Amongst the various films featuring fantastical creatures that Ray Harryhausen would use his extraordinary talent upon, there were others that tried to do the same and to a greater or lesser extent, whether they worked or not, they would at least try and bring the masses a little magic. Dinosaurus! is one such picture that does just that and finds itself with a couple of dinosaurs brought back to life through the power of a storm and its all-powerful lightning, to cause more than a little trouble for the inhabitants of a Caribbean island who previously towed them up from the bottom of the sea.
Starring Ward Ramsey as the hero of the film, he and the rest of the cast would do a great job of bringing this fairly simplistic tale to life and the one thing that can be said of the picture is that it never fails to entertain. The budget might not have been as big as some other movies, but the filmmakers did a good job with what they had and the dinosaurs looked great, the animation extremely well done. Compared to the special effects of today, it might look simplistic by comparison, but there is something inherently magical about stop-motion animation that sets the imagination on fire and that is exactly the case here. Making it even more real are the sound effects to accompany the visuals – the best example being when the Tyrannosaurus bit into the neck of the Brontosaurus and the audience was able to hear the bones snapping the harder the monster chomped down. It was a little disconcerting to hear such a sound, but it added authenticity to the scene and made the movie better overall because of it. The colours in the film were bold and bright and the photography well done, and the direction steady, if standard in its delivery. This was by all accounts, a fairly straightforward story that required little other than competency and thankfully, it turned out to be an incredible amount of fun.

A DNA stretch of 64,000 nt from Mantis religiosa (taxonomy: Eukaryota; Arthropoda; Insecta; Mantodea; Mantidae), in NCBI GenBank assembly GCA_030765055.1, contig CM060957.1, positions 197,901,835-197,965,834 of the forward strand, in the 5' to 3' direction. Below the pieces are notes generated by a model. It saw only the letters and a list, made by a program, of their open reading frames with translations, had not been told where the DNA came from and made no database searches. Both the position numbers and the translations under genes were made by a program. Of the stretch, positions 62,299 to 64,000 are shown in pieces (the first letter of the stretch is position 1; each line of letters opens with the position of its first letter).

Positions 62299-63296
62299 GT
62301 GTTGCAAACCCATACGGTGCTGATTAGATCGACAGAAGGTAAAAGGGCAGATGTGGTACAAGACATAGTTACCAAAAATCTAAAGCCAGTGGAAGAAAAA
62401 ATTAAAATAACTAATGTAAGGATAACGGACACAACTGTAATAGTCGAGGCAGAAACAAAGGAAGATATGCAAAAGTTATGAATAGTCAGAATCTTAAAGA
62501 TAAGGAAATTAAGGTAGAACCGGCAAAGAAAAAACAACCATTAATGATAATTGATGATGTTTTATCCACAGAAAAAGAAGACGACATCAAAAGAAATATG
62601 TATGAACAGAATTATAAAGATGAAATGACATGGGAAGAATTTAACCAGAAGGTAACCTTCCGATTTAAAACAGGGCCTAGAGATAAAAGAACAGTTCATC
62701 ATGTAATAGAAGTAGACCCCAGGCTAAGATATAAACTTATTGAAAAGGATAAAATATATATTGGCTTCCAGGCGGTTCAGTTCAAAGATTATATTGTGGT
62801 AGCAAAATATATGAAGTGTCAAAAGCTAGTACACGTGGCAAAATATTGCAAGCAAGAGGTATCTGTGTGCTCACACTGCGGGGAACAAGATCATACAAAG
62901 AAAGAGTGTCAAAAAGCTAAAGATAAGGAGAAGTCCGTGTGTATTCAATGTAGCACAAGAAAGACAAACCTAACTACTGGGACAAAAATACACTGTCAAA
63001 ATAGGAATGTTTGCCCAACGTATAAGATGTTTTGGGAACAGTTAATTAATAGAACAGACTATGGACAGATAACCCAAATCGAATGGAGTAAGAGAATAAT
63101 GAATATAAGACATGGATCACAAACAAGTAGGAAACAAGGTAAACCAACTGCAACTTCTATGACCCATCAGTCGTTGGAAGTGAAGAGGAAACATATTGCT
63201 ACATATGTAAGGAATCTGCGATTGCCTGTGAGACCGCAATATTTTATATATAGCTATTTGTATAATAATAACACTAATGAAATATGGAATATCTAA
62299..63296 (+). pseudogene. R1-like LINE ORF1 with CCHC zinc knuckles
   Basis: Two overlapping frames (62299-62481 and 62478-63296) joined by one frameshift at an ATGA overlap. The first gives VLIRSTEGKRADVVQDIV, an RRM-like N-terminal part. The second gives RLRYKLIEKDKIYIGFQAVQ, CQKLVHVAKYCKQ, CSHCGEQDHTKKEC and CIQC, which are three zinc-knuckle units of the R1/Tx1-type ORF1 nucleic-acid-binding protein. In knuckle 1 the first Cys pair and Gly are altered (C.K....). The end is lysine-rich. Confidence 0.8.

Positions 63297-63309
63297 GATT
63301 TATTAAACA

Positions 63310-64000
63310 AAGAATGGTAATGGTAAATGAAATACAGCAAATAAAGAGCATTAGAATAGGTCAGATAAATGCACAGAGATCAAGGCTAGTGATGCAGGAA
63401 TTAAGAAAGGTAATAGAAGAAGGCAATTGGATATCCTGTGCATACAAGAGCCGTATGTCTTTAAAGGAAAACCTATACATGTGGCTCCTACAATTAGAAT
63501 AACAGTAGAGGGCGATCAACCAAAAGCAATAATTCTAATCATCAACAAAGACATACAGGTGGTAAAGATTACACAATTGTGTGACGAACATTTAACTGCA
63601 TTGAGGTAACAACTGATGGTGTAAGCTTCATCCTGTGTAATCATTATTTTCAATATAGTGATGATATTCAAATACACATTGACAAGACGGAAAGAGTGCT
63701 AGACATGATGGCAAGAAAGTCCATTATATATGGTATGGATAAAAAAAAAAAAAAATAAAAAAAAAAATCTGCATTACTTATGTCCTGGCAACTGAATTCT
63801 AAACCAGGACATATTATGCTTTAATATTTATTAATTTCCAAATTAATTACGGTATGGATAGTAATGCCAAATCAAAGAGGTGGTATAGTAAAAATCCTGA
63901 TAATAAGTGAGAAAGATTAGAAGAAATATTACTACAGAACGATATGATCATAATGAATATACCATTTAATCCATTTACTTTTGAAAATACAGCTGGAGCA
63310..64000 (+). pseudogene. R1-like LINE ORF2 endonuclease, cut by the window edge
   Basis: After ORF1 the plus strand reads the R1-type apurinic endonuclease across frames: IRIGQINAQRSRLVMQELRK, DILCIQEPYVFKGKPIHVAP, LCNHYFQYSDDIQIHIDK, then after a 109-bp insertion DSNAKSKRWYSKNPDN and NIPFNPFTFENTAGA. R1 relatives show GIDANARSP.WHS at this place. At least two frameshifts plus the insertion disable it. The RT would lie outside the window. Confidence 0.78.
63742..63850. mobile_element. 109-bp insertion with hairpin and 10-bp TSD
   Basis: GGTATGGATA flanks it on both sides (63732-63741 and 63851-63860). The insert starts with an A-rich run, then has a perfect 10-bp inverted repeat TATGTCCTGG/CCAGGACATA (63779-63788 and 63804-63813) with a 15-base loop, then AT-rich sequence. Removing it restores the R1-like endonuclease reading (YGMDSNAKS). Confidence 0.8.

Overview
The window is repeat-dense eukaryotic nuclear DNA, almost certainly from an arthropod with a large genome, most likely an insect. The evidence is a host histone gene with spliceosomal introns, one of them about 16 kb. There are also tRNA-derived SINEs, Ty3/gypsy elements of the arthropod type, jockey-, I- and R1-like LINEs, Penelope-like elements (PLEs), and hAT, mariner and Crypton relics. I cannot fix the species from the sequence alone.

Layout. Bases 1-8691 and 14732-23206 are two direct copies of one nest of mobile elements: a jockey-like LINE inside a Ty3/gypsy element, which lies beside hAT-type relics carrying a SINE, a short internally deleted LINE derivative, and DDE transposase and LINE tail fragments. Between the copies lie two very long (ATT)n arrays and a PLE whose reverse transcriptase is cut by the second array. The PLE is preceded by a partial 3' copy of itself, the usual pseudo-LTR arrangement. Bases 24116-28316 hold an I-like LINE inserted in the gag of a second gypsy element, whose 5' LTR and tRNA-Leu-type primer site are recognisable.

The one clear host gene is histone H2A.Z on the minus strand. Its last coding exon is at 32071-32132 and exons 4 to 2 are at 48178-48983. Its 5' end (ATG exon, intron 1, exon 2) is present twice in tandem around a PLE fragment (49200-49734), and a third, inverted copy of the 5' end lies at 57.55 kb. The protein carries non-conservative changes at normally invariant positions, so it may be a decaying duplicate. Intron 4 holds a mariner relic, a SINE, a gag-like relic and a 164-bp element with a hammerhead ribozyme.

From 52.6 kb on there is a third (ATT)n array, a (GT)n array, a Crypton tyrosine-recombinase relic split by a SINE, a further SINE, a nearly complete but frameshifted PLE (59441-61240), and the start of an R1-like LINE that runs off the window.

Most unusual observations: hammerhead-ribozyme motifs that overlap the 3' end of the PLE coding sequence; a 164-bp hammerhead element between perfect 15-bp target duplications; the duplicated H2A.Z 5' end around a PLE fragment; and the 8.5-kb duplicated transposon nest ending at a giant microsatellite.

Though it would have been nice to see the Brontosaurus survive, in the end, the movie had to conclude the way it did as creatures out of time never tend to survive and only pose an immense problem, usually for themselves when they do. Striking a balance between being serious and slight comedy, Dinosaurus! may not have the most concrete of identities, but it does make for a good time.
3 out of 5